Embraer E175-E2 Service Entry Postponed

 In COVID-19, Air

Embraer E175. Image – Embraer

Citing cur­rent market con­di­tions for com­mer­cial avi­a­tion result­ing from the COVID-19 pan­dem­ic, Embraer has resched­uled the start of oper­a­tions of its new E175-E2 jet­lin­er until 2023.  The com­pa­ny is con­tin­u­ing devel­op­ment work on the air­craft, though now on this revised time­line.  Service entry of the E175-E2 had pre­vi­ous­ly been sched­uled to occur in the late 2021 to early 2022 time­frame.

The E175-E2 is part of Embraer’s second-gen­er­a­tion E‑Jets series called the E2 family, which con­sists of re-engined and rewinged ver­sions of the orig­i­nal Embraer 175, 190, and 195 air­craft.  The E175-E2 can accom­mo­date 80 – 90 pas­sen­gers, and it is pow­ered by Pratt & Whitney PW1700G geared tur­bo­fan engines.

No firm orders for the E175-E2 were includ­ed in Embraer’s offi­cial back­log as of the end of June 2020.  However, the com­pa­ny does have a con­di­tion­al com­mit­ment for 100 E175-E2s from the U.S. region­al air­line com­pa­ny SkyWest.  Uncertainty exists, though, as to whether SkyWest will be able to oper­ate the E175-E2.  At the present time, the E175-E2 cannot be oper­at­ed by region­al air­lines flying under con­tract to the three major U.S. air­lines.

Scope claus­es in pilot con­tracts at the U.S. majors pro­hib­it their region­al part­ners from oper­at­ing any air­craft that has a max­i­mum take­off weight exceed­ing 86,000 pounds or (with one minor excep­tion) that seats more than 76 pas­sen­gers.  While the E175-E2 can be con­fig­ured with 76 seats, it has a max­i­mum take­off weight of 98,326 pounds, plac­ing it beyond cur­rent scope restric­tions.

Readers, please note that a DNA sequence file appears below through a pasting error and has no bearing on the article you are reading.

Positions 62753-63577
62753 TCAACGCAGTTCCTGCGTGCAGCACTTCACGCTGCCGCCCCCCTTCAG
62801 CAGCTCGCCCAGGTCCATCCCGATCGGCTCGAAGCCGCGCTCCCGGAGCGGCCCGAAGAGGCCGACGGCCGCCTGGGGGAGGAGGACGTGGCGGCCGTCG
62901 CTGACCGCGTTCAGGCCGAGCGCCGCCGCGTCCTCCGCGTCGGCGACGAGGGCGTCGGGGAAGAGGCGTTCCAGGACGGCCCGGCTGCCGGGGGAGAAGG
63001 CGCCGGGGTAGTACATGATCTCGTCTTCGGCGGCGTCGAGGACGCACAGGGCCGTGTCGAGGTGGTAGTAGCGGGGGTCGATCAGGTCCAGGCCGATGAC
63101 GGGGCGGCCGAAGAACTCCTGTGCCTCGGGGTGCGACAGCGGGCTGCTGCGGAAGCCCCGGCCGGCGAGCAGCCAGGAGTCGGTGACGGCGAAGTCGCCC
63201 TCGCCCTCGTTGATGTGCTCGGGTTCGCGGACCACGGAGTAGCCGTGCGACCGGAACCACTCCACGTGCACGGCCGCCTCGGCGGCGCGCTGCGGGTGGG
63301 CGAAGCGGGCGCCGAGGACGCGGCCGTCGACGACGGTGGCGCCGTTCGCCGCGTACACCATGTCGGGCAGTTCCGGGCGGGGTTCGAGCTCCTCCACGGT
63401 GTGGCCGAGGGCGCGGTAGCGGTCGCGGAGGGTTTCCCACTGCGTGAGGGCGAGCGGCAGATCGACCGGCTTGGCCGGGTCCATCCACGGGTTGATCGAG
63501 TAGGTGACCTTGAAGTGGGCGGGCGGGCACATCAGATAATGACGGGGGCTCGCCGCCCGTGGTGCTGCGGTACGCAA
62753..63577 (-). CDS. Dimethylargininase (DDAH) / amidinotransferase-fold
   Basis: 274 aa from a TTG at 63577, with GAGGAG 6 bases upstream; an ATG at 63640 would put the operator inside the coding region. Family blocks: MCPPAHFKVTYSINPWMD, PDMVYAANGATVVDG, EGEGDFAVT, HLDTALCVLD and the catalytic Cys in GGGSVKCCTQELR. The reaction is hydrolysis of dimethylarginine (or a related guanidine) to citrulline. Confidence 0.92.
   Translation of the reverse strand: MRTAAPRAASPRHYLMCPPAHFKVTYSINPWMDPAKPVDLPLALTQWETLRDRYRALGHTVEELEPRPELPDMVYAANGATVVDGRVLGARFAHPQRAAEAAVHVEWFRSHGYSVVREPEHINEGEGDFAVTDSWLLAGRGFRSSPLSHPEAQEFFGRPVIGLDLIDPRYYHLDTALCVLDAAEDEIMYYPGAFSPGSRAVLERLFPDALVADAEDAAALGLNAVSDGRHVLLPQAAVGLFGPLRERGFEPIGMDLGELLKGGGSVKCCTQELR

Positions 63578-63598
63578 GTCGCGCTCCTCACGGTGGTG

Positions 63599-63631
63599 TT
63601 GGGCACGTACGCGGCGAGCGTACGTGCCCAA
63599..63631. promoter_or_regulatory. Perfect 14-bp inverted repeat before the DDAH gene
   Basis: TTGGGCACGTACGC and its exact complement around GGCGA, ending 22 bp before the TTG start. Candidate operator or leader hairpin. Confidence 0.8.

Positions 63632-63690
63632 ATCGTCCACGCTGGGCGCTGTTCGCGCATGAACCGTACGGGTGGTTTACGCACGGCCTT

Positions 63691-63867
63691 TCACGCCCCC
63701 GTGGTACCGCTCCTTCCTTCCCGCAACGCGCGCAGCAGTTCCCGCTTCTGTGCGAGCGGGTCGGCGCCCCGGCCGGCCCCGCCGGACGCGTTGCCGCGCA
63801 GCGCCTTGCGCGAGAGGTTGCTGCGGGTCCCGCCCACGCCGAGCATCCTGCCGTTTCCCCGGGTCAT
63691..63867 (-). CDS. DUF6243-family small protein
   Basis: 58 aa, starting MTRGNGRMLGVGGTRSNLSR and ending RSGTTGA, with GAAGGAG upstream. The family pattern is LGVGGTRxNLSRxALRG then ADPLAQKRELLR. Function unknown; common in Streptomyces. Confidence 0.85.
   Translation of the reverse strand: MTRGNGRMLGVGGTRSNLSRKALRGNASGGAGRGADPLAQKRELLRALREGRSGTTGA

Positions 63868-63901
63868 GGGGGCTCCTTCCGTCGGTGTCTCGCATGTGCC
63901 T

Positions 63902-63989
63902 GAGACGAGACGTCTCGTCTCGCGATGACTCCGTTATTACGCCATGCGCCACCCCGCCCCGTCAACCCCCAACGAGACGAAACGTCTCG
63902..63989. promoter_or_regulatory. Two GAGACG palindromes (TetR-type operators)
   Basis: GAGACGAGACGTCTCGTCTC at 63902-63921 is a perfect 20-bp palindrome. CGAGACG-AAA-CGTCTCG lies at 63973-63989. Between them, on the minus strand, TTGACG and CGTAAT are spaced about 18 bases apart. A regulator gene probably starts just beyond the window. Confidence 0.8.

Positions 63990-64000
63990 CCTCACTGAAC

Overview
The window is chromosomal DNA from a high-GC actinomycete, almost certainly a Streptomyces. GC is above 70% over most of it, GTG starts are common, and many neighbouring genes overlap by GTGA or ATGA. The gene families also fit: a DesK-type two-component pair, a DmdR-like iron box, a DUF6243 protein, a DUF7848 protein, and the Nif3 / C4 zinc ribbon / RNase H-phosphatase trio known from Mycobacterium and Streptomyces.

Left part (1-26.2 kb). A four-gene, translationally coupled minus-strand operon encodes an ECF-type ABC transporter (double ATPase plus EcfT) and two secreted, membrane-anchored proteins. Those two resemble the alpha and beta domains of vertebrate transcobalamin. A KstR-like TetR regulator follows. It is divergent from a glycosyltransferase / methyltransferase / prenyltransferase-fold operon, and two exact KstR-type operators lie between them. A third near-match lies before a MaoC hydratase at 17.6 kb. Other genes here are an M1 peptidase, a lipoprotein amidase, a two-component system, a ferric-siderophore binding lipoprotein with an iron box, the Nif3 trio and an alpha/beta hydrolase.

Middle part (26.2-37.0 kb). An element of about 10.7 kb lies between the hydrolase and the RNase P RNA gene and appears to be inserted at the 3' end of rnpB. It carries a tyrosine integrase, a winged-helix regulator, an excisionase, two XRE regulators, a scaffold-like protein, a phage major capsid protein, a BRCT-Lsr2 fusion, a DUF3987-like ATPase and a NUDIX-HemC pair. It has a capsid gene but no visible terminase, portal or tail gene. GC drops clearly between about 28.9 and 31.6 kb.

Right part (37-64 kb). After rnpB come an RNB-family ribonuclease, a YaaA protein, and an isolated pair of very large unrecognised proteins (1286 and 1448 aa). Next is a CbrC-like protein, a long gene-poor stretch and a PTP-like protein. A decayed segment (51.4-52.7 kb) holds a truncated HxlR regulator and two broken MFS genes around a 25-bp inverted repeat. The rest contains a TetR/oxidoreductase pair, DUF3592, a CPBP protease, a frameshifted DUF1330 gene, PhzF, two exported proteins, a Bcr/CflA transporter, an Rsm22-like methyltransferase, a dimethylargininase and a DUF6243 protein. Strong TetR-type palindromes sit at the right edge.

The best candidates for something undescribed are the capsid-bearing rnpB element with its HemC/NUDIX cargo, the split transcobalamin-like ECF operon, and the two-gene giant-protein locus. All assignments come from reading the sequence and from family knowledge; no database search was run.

Scope claus­es can, and his­tor­i­cal­ly have been, lib­er­al­ized as the pilot con­tracts become amend­able.   In the mean­time, a market does exist for region­al jet­lin­ers that are too large or heavy to be scope-com­pli­ant.  Such air­craft can be acquired by region­al air­lines unen­cum­bered by strict scope claus­es as well as by low-fare car­ri­ers, leas­ing out­fits, and major air­lines.  Much of this market is locat­ed out­side the U.S., par­tic­u­lar­ly in regions such as Europe or the Asia/Pacific area.

Meanwhile, the orig­i­nal Embraer 175, which is com­pli­ant with cur­rent U.S. scope claus­es, con­tin­ues in pro­duc­tion.  As of June 2020, Embraer had a com­mer­cial avi­a­tion back­log of 159 firm orders for the 159 175.   Customers also held 291 options for the air­craft.

The 175 will likely con­tin­ue in pro­duc­tion for many years to come.  Embraer picked up 44 net orders for the 175 in 2019 and no less than 168 in 2018.  Nearly all of these orders were from U.S. car­ri­ers.

Even after the E175-E2 enters ser­vice, Embraer may con­tin­ue to market and pro­duce the orig­i­nal 175 for as long as demand for it con­tin­ues.  The company’s hybrid assem­bly line in São José dos Campos can turn out both models simul­ta­ne­ous­ly.  Indeed, demand for the 175 from U.S. car­ri­ers can be expect­ed to con­tin­ue for as long as the cur­rent scope limits on air­craft weight remain in place.

Forecast International’s Civil Aircraft Forecast covers the rival­ry between Airbus and Boeing in the large air­lin­er sector; the emer­gence of new play­ers in the region­al air­craft seg­ment look­ing to com­pete with Bombardier, Embraer, and ATR; and the shift­ing dynam­ics within the busi­ness jet market as air­craft such as the Bombardier Global 7000, Cessna Hemisphere, and Gulfstream G600 enter ser­vice. Also detailed in this ser­vice, are the var­i­ous market fac­tors pro­pelling the gen­er­al aviation/utility seg­ment as Textron Aviation, Cirrus, Diamond, Piper, and a host of others battle for sales and market share.  An annual sub­scrip­tion includes 75 indi­vid­ual reports, most with a 10-year unit pro­duc­tion fore­cast. Pricing begins at $2,295, with dis­count­ed full-library sub­scrip­tions avail­able.  Click here to learn more.

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